Date of Award
Doctor of Philosophy
Surfaces of materials strongly affect functional properties such as mechanical, biological, optical, acoustic and electronic properties of materials, particularly at the micro/nano scale. Surface effects stem from the interplay of surface morphology and surface chemical properties. This dissertation focuses on (1) modeling the effect of surface roughness parameters on solid-solid contact and solid-liquid interaction as well as; (2) developing a surface engineering method that can generate random surfaces with desired amplitude and spatial roughness parameters for tribological and biomimetic applications.;Autocorrelation length (ACL) is a surface roughness parameter that provides spatial information of surface topography that is not included in amplitude parameters such as root-mean-square roughness. A relationship between ACL and the friction behavior of a rough surface was developed. The probability density function of peaks and the mean peak height of a profile were given as functions of its ACL. These results were used to estimate the number of contact points when a rough surface comes into contact with a flat surface, and it was shown that the larger the ACL of the rough surface, the less the number of contact points. Based on Hertzian contact mechanics, it was shown that the real area of contact increases with increasing of number of contact points. Results from microscale friction experiments (where friction force is proportional to real area of contact) on polished and etched silicon surfaces are presented to verify the analysis.;A versatile surface processing method based on electrostatic deposition of particles and subsequent dry etching was shown to be able to independently tailor the amplitude and spatial roughness parameters of the resulting surfaces. Statistical models were developed to connect process variables to the amplitude roughness parameters center line average, root mean square and the spatial parameter, autocorrelation length of the final surfaces. Process variables include particle coverage, which affected both amplitude and spatial roughness parameters, particle size, which affected only spatial parameters and etch depth, which affects only amplitude parameters. The autocorrelation length of the final surface closely followed a power law decay with particle coverage, the most significant processing parameter. Center line average, root mean square followed a nonlinear relation with particle coverage and particle size. Experimental results on silicon substrates agreed reasonably well with model predictions.;This same hybrid surface engineering process was used to demonstrate adhesion and friction reduction. Microscale adhesion and friction tests were conducted on flat (smooth) and processed silicon surfaces with a low elastic modulus thermoplastic rubber (Santoprene) probe that allowed a large enough contact area to observe the feature size effect. Both adhesion and friction force of the processed surfaces were reduced comparing to that of the flat surfaces.;The process is also used to generate superhydrophobic engineering surfaces by mimicking the structure of lotus leaves. Tunable bimodal roughness (in both micro and nano scale) and a thin hydrophobic fluorocarbon film were generated on an engineering material surface by the hybrid process. These surfaces exhibit contact angles with water of more than 160°. A geometric model was developed to related air-trapping ability of hydrophobic surfaces with hillock features to process variables (hillock diameter, etching depth and coverage) and contact angle. The model is shown to be able to predict minimum coverage of hillocks required for air-trapping on hydrophobic rough surfaces. The model predictions agree with experimental observations reasonably well. This model can particularly be extended to utilizing statistical roughness parameters to predict air-trapping for rough hydrophobic surfaces.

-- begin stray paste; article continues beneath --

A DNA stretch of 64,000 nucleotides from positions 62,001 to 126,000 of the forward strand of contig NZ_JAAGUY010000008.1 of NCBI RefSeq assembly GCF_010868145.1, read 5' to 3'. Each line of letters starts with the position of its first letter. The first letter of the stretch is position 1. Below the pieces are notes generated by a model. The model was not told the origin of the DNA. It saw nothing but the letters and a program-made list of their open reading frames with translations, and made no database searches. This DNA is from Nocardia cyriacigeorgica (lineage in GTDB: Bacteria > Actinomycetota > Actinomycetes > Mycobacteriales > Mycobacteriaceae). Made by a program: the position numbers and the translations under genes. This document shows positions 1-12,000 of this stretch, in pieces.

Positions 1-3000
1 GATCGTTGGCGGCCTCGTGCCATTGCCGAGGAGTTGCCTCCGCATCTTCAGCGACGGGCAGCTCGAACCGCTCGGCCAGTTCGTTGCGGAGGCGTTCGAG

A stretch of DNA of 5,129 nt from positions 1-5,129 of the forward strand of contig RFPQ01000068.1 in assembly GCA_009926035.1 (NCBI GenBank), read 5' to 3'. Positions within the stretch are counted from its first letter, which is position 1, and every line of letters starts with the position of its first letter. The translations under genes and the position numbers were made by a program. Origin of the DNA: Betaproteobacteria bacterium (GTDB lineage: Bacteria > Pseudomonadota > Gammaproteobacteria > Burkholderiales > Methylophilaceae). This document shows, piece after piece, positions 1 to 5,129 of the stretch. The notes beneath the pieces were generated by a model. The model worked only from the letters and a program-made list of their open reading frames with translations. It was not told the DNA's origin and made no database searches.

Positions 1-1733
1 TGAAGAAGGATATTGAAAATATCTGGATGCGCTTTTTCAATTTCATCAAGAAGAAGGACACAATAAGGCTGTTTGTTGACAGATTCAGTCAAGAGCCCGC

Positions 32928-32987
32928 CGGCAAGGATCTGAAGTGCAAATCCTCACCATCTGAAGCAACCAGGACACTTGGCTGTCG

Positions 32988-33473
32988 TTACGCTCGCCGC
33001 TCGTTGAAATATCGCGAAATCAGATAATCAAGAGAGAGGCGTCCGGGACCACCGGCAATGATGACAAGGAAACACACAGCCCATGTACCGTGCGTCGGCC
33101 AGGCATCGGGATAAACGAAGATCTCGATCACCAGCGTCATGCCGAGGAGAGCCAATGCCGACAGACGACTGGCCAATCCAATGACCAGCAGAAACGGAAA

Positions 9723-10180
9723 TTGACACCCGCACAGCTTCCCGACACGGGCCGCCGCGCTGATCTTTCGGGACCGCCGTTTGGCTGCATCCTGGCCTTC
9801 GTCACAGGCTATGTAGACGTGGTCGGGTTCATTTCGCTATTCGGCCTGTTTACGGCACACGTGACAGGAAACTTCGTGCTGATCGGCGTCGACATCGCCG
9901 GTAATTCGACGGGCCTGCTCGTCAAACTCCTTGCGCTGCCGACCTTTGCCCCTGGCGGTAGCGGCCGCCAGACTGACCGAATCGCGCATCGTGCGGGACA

Digital Repository @ Iowa State University, http://lib.dr.iastate.edu/
Zhang, Yilei, "The effect of surface roughness parameters on contact and wettability of solid surfaces" (2007). Retrospective Theses and Dissertations. 15934.